I once posted something on social media about mandolines and someone commented that anyone afraid of a mandoline had no business being in the kitchen. My guess is that the person who wrote it had never actually used a mandoline. I’m a big fan of mandolines in all their variations. Aside from slicers and shredders, a mandoline that makes gaufrettes (those waffle-cut slices that fry up into crisp wafers) will up your culinary game.
But. A cut from a mandoline is an impressive thing that you don’t ever want to experience. Mandolines come with hand guards, but a cut-resistant glove ensures that your fingers and knuckles will remain intact even if you make a slip. I keep several handy and they all work well. My favorite type is made for cleaning fish and has steel threads in it. After you use the glove, don’t forget you’ll need to wash it. I throw mine in the laundry.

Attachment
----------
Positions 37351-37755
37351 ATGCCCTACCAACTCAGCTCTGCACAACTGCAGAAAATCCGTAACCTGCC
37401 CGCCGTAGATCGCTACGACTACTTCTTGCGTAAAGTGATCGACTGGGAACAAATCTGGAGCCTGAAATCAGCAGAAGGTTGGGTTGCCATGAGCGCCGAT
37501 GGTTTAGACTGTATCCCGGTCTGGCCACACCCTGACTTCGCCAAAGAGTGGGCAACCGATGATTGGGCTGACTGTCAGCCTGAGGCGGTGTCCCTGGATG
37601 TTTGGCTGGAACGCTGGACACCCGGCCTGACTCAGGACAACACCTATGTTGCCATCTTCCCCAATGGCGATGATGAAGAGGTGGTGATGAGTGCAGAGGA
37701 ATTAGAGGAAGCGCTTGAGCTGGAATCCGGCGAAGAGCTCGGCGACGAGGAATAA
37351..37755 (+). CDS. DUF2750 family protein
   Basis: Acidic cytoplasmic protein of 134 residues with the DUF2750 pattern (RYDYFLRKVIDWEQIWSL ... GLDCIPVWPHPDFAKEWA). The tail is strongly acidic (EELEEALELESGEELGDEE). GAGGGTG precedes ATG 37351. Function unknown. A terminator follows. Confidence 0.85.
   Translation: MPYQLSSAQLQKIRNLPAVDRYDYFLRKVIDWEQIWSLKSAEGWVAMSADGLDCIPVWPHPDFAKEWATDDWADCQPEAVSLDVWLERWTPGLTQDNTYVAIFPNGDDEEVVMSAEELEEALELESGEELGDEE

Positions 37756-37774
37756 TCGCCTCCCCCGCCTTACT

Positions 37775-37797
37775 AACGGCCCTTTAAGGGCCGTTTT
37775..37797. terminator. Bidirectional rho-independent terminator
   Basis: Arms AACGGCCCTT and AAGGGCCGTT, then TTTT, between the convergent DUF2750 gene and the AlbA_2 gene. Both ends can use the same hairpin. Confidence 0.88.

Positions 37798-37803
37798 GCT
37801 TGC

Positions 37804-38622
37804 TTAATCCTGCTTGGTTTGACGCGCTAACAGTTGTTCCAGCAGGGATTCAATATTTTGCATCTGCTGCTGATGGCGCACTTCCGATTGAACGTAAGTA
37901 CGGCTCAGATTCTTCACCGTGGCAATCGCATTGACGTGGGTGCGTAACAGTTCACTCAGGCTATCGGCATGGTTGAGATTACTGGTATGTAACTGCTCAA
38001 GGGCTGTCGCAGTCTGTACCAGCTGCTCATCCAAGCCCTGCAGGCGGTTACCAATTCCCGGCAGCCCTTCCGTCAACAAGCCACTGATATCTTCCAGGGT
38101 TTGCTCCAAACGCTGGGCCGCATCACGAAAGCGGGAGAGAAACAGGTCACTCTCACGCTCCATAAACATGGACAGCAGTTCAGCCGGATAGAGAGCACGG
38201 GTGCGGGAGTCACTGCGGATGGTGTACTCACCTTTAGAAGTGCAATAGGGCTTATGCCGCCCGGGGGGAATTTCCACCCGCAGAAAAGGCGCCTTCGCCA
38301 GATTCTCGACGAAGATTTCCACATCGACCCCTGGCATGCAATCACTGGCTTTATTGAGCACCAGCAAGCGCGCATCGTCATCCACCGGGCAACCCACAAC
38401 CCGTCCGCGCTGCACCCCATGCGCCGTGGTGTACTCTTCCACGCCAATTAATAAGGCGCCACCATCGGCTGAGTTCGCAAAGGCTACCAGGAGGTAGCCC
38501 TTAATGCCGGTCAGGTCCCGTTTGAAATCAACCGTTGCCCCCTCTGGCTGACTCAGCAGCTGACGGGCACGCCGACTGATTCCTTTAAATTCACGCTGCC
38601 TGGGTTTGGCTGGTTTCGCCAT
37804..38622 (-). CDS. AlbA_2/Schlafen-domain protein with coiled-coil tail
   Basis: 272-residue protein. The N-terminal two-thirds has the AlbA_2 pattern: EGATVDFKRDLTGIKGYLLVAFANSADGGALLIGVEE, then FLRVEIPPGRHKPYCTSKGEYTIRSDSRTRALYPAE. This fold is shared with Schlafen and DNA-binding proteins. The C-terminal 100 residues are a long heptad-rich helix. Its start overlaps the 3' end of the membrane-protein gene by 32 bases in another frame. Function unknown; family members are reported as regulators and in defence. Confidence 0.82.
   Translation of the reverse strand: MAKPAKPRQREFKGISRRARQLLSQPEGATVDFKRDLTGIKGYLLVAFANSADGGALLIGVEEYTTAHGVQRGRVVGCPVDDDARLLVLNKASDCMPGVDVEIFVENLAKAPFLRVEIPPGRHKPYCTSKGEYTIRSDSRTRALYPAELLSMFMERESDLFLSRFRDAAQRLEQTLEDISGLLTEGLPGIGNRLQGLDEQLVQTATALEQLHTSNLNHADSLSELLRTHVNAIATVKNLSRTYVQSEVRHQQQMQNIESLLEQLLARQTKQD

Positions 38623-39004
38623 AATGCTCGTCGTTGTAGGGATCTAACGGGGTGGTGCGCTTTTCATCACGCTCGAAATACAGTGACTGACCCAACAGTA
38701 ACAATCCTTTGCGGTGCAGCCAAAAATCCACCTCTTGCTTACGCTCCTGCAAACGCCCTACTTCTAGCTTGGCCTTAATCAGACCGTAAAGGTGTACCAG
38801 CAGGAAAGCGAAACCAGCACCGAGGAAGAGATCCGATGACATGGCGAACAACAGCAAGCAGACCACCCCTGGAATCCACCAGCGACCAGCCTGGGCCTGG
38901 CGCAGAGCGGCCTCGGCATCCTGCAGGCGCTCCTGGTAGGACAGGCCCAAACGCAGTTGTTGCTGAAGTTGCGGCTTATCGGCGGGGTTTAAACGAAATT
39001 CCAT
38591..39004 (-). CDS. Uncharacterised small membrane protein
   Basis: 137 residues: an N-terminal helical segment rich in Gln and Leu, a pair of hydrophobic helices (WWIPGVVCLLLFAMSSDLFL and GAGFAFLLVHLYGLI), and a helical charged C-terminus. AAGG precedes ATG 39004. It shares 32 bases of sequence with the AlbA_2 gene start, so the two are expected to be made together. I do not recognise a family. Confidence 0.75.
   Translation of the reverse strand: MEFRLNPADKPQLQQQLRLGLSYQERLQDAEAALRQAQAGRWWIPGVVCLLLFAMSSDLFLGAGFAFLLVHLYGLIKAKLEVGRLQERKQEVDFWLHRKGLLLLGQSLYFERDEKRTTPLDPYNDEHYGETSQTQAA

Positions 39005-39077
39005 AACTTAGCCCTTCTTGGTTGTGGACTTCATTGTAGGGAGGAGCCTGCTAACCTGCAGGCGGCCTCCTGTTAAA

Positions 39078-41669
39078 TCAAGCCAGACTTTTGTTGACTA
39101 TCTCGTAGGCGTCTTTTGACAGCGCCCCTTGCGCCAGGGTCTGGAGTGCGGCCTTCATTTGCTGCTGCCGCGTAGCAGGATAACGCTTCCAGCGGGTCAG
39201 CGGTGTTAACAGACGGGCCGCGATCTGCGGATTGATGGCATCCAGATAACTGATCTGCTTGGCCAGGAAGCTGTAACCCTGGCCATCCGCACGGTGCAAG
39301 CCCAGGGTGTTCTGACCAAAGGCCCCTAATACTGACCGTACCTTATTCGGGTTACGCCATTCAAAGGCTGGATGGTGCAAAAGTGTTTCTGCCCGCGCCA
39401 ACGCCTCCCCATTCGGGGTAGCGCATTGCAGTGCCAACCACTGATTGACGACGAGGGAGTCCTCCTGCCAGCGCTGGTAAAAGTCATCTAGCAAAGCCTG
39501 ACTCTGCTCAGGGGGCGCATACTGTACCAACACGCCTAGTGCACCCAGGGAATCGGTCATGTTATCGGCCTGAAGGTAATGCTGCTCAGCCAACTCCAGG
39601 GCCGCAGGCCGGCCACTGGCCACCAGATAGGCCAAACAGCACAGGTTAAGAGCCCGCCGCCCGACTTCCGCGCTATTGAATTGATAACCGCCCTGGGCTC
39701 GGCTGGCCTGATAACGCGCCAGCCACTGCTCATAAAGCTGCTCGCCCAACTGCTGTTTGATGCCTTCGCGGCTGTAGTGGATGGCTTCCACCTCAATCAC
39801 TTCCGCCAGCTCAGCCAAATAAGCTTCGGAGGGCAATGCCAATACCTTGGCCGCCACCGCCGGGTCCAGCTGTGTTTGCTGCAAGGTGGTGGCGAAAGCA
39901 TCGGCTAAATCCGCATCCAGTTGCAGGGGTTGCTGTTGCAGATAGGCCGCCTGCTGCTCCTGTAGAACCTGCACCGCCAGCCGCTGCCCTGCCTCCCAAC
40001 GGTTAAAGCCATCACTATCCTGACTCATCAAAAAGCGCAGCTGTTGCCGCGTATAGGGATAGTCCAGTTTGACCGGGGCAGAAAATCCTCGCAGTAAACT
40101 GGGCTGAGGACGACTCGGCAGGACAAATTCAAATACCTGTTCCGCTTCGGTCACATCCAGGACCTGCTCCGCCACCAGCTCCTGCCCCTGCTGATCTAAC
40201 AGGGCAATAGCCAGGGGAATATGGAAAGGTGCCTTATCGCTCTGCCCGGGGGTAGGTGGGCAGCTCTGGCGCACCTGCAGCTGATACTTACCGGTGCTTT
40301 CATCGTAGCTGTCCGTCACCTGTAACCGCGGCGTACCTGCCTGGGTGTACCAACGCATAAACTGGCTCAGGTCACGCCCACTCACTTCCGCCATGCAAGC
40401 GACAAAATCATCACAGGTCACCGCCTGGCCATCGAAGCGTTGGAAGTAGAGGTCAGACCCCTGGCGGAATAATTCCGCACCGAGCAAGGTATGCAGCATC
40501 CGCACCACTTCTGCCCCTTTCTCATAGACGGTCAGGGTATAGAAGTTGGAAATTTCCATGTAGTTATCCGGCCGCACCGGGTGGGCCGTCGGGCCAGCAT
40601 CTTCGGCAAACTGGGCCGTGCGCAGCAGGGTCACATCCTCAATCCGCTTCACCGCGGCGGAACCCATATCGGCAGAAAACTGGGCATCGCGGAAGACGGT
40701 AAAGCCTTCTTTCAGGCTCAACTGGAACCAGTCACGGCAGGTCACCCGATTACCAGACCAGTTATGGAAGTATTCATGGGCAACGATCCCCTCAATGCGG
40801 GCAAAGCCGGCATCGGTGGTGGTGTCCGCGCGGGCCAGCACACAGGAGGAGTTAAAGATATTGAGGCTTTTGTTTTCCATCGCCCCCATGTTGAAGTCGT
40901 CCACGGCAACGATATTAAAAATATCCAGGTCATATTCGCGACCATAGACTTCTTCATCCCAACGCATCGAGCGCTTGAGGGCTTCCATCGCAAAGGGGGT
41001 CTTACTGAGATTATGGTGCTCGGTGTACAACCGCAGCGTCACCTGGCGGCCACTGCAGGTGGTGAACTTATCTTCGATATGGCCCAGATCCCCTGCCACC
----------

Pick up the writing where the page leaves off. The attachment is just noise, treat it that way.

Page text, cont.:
- When you use a mandoline, wear a cut-resistant glove. And be careful anyway.
Long before the days of air-fryers I decided to make French fries. I had never made them before so I found a recipe that called for frying them twice. I sliced the fries, fried them in a pot of oil, then chilled them according to the instructions.
The next day I took them out of the fridge and brought the pot of oil to a boil again. The instructions said to bring the potatoes to room temperature before frying again, but I decided to throw them in cold, thinking that the boiling oil would heat them up quickly and it wouldn’t make a difference.
Big mistake. BIG. HUGE.